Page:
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Americans Fear Canada's Health-Care System, But Not as Much as Canadians Fear America's


Julie Mason has a sharp column in the Ottawa Citizen noting that "for years, Canadians have feared the American health care system; now Americans are being told to fear ours." She does a nice job knocking down Sen. Mitch McConnell's odd characterization of Canadian health care.

The whole exchange reminded me of a fun section from T.R. Reid's book "The Healing of America: A Global Quest for Better, Cheaper, and Fairer Health Care," which makes clear that Canadians and Britons view the American health-care system with exactly the same mixture of fear and contempt that Americans reserve for the Canadian and British systems:

The American health care system is constantly invoked by politicians all around the world as a dangerous jungle to be avoided at all costs. Whenever some aspect of a nation's health-care system is criticized, the all-purpose response from those in power is "At least we're not as bad as the Americans." I saw this dynamic at work over and over again when we lived in Britain. Each week in the British parliament, the prime minister has to face a barrage of inquiries and insults known as Prime Minister's Questions: Almost every week, somebody from one of the opposition parties complains about the National Health Service: Doctors are underpaid. Hospitals are leaky and crumbling. Patients have to wait months or even years for surgery. Something must be done!

In reply, the prime minister -- both Tony Blair and his successor, Gordon Brown, used this gambit -- goes on the attack. "The honorable gentleman opposite," the PM declares, "clearly hopes to turn our health-care system into a profit-making corporate enterprise as the Americans have done. This we will never do."

As you can see atop this post, however, there is actual survey data on how satisfied various countries are with their health-care system. The numbers behind that graph come from a 2007 poll conducted by the OECD. As you can see, Americans lead the world in hating their patchwork mess of a health-care system. In that, if in nothing else on health care, we are, indeed, number one.

By Ezra Klein  |  July 28, 2009; 2:24 PM ET
Categories:  Health Reform , Health of Nations  
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Next: The Audacity of Normalcy


This reminds me of what various countries call 2 vs. 1 tennis, when you're missing a fourth. I went to summer camp in Canada, where they call it Australian doubles. In the US we call it Canadian doubles. Then I met an Australian, who of course said they call it American doubles.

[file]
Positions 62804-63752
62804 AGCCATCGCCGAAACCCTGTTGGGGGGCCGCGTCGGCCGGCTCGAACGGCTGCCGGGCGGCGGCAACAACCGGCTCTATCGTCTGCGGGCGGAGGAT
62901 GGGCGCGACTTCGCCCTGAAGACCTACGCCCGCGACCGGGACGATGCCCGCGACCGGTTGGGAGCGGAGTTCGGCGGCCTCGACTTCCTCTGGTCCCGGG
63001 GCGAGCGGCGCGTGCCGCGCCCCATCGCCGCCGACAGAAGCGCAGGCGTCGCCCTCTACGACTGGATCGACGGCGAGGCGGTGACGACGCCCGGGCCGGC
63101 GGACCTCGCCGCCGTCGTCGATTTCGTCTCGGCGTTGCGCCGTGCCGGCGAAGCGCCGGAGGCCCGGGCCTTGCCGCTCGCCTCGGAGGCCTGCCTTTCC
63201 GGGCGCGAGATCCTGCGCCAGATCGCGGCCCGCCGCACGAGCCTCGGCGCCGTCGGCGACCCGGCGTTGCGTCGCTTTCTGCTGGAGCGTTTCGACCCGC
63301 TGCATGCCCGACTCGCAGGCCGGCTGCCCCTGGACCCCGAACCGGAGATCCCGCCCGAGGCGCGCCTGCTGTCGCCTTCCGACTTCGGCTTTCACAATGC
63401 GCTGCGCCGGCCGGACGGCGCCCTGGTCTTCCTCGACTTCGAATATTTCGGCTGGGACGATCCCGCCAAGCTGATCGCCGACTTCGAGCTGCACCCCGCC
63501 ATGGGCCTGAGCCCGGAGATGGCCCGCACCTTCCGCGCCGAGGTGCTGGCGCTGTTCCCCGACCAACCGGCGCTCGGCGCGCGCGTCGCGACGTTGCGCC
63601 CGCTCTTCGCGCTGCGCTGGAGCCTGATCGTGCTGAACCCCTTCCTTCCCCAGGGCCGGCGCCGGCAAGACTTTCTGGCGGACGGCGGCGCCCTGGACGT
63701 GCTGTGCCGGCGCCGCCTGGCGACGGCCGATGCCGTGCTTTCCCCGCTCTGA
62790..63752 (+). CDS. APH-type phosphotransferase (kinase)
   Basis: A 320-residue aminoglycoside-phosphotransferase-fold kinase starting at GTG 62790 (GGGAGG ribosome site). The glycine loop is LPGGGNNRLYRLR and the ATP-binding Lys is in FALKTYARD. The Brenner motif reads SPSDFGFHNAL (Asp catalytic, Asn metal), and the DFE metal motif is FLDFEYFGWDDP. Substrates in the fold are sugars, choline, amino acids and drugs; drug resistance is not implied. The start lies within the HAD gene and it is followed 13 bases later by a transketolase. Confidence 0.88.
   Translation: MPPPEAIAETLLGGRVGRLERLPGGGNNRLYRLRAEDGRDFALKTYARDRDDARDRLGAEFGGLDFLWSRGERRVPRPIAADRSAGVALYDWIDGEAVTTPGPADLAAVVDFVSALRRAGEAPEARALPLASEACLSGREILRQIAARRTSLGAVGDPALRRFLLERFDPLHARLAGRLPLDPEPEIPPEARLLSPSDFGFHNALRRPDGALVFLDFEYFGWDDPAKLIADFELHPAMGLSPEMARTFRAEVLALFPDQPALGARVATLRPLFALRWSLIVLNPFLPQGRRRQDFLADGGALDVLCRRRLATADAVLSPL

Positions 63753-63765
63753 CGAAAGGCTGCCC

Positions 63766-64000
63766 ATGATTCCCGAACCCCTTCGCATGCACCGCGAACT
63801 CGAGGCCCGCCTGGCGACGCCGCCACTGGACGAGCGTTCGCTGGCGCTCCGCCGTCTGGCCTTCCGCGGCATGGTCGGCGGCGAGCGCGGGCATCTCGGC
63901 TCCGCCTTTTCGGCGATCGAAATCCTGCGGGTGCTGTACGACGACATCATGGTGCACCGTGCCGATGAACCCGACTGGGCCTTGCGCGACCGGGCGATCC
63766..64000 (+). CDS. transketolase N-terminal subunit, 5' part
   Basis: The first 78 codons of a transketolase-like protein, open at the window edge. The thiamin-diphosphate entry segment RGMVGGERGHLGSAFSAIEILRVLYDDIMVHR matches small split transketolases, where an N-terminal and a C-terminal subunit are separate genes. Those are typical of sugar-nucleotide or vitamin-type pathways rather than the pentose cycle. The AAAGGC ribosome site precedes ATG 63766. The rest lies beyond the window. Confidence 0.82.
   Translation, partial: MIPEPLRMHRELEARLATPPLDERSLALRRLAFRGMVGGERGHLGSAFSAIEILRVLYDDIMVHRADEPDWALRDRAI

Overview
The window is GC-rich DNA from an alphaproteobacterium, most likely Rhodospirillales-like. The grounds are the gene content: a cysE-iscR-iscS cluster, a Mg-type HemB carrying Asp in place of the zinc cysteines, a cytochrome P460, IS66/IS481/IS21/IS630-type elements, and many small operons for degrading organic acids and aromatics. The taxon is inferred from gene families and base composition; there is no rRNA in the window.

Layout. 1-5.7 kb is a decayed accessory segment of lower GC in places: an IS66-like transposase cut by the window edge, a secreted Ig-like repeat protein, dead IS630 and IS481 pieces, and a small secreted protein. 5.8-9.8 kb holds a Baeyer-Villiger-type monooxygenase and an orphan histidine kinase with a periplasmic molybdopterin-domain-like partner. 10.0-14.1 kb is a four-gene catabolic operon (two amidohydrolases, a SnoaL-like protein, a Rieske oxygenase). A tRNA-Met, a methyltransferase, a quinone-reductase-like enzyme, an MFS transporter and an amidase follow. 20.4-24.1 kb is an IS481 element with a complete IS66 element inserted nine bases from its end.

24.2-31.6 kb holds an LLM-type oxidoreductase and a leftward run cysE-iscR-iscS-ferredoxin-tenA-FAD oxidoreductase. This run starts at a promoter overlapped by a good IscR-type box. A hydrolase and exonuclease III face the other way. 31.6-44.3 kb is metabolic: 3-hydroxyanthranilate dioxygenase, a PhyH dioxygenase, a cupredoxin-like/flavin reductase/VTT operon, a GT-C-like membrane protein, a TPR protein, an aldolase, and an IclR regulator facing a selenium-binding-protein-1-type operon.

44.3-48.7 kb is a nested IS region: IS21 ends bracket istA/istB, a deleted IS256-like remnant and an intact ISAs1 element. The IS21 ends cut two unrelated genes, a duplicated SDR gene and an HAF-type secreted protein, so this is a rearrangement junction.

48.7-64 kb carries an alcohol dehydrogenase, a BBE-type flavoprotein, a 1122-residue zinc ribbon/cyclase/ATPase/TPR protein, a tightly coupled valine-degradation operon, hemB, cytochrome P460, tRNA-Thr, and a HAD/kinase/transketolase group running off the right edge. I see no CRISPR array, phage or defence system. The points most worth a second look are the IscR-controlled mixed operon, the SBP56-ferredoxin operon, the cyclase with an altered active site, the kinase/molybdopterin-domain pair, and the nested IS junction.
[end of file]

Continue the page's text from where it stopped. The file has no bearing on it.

Posted by: _SP_ | July 28, 2009 2:51 PM | Report abuse

So what else is new?

Posted by: lensch | July 28, 2009 3:11 PM | Report abuse

Senators McCain and McConnell are obviously totally ill informed about Canada. I suggest they should visit Canada and see patient care first hand rather than propagate third hand stories from friends of friends.

In Canada, we have an excellent health care system run by each provincial government. Every single individual has free access to GPs, hospitals, surgery etc. free of charge. Most hospitals are state-of-the-art. Canadian doctors are some of the best in the world. Hospitals in the US often make lucrative offers to Canadian specialists, but most senior physicians and surgeons prefer to stay even though they earn a great deal less money here because they prefer the freedom to make decisions in the best interest of their patients rather than the insurance companies.

I had cardiovascular surgery a while back and did not have to spend a dime from my pocket. Patients are NOT expected to co-pay or part pay, entire medical facility is free of charge for residents in Canada.

Some problems do exist and these relate mostly to wait times. But in the last few years these have been mostly overcome. No serious patient has to wait for surgery and it is utter nonsense to suggest (as done by some US lawmakers) that patients die because they are too old and not worth saving.

Americans will be fortunate to have a health care system like ours where insurance companies have no role to play except in a very limited way.

Posted by: bcfs | July 28, 2009 3:33 PM | Report abuse

"Senators McCain and McConnell are obviously totally ill informed about Canada."

Why do people assume this? They are lying. Or they are simply content to be ignorant and repeat what is untrue, which is the same as lying.

Posted by: steveh46 | July 28, 2009 4:41 PM | Report abuse

This isn't just the classic "outsider name" thing that _SP_ mentions, where syphilis was the "French disease" in Italy and the "Italian disease" in France.

Even in countries with very little rivalry or antipathy towards the US, there's the common perception, carried on the back of anecdotes, that if you show up bleeding at the hospital, you'll be sent to a billing office before you see a doctor; that if you twist your ankle and get patched up in the ER, you'll get a bill for thousands of dollars; that if you get really sick late in life, you might end up bankrupt.

This is all despite this stuff being largely inivisble from the medical drama TV exported abroad -- the only network show in recent years that ever focused on cost cutting and the uninsured uninsured was Scrubs.

Posted by: pseudonymousinnc | July 29, 2009 11:05 AM | Report abuse

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